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Is the Coronavirus as Deadly as They Say? Stanford Professors Speak Out
Key Excerpts from Article on Website of Wall Street Journal


Wall Street Journal, March 24, 2020
Posted: March 26th, 2020
https://www.wsj.com/articles/is-the-coronavirus-as-deadly-as...

Fear of Covid-19 is based on its high estimated case fatality rate2% to 4% ... according to the World Health Organization and others. We believe that estimate is deeply flawed. Theres little evidence to confirm that premiseand projections of the death toll could plausibly be orders of magnitude too high. The true fatality rate is the portion of those infected who die, not the deaths from identified positive cases. The latter rate is misleading because of selection bias in testing. The degree of bias ... could make the difference between an epidemic that kills 20,000 and one that kills two million [in the U.S.]. First, the test used to identify cases doesnt catch people who were infected and recovered. Second, testing rates were woefully low for a long time and typically reserved for the severely ill. Together, these facts imply that the confirmed cases are likely orders of magnitude less than the true number of infections. Epidemiological modelers havent adequately adapted their estimates to account for these factors. This does not make Covid-19 a nonissue. The daily reports from Italy and across the U.S. show real struggles and overwhelmed health systems. But a 20,000- or 40,000-death epidemic is a far less severe problem than one that kills two million. Given the enormous consequences of decisions around Covid-19 response, getting clear data to guide decisions now is critical. We dont know the true infection rate in the U.S. If were right about the limited scale of the epidemic, then measures focused on older populations and hospitals are sensible. A universal quarantine may not be worth the costs it imposes on the economy, community and individual mental and physical health.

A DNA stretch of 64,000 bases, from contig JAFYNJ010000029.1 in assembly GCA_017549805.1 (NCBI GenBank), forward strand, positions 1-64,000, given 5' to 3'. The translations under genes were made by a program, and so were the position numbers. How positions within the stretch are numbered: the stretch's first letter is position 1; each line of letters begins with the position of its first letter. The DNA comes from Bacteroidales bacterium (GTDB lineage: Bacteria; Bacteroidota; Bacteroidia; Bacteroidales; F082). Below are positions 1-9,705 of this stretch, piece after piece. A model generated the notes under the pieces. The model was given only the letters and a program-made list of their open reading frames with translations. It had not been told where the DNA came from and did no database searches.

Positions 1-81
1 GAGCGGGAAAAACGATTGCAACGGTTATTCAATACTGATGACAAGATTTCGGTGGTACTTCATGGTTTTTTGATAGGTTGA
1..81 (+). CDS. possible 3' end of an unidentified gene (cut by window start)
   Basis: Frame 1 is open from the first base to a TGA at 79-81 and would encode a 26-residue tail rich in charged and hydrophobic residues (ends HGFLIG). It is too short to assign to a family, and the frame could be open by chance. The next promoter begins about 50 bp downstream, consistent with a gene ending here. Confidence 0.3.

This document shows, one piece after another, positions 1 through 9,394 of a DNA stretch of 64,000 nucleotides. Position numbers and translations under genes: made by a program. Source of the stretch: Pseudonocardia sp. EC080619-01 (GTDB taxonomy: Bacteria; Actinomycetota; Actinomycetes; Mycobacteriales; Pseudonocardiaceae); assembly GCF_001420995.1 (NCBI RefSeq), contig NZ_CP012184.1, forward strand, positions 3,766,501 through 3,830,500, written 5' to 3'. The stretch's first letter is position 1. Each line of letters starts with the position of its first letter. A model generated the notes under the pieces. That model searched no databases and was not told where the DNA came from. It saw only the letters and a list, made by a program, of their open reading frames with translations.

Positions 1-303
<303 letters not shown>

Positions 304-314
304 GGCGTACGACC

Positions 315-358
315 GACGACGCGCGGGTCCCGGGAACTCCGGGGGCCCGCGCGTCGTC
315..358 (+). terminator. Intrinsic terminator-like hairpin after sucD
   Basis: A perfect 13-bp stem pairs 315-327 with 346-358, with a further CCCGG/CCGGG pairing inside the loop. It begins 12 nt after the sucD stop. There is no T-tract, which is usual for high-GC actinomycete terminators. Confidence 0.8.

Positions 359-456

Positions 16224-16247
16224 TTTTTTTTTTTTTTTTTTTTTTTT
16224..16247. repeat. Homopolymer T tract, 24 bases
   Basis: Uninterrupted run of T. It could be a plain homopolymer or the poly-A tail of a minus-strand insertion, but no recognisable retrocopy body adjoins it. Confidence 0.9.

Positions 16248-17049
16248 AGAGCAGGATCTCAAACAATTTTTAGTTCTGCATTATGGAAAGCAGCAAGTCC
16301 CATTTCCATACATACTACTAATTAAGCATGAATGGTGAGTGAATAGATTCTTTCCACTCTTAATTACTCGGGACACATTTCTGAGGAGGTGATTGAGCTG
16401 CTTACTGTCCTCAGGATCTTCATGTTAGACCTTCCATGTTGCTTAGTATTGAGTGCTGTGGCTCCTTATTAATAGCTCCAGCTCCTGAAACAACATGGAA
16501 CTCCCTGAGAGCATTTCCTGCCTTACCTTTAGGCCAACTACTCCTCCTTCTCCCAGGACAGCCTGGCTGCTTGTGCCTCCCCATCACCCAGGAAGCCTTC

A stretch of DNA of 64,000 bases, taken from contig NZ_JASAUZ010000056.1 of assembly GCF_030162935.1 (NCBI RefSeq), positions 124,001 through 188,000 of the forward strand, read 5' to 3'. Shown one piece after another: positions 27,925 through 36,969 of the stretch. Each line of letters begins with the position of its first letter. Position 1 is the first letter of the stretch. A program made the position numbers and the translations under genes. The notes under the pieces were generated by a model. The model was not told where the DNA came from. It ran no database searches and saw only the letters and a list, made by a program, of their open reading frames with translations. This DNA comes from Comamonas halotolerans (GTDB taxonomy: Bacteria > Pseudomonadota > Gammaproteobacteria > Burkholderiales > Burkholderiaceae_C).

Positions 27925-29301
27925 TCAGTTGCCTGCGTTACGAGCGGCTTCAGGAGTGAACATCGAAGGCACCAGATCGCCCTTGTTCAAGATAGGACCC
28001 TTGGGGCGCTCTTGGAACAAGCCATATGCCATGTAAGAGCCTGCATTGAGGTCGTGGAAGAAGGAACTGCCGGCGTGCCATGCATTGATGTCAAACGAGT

Note: Authors Dr. Bendavid and Dr. Bhattacharya are professors of medicine at Stanford. The Wall Street Journal charges non-subscribers to read more than the first two paragraphs of this article. You may find it well worth your time to read the entire article free on this webpage. Explore also this excellent article the covers key, vitally important aspects of this pandemic that few have considered. For more along these lines, see concise summaries of deeply revealing news articles on coronavirus pandemic from reliable major media sources.


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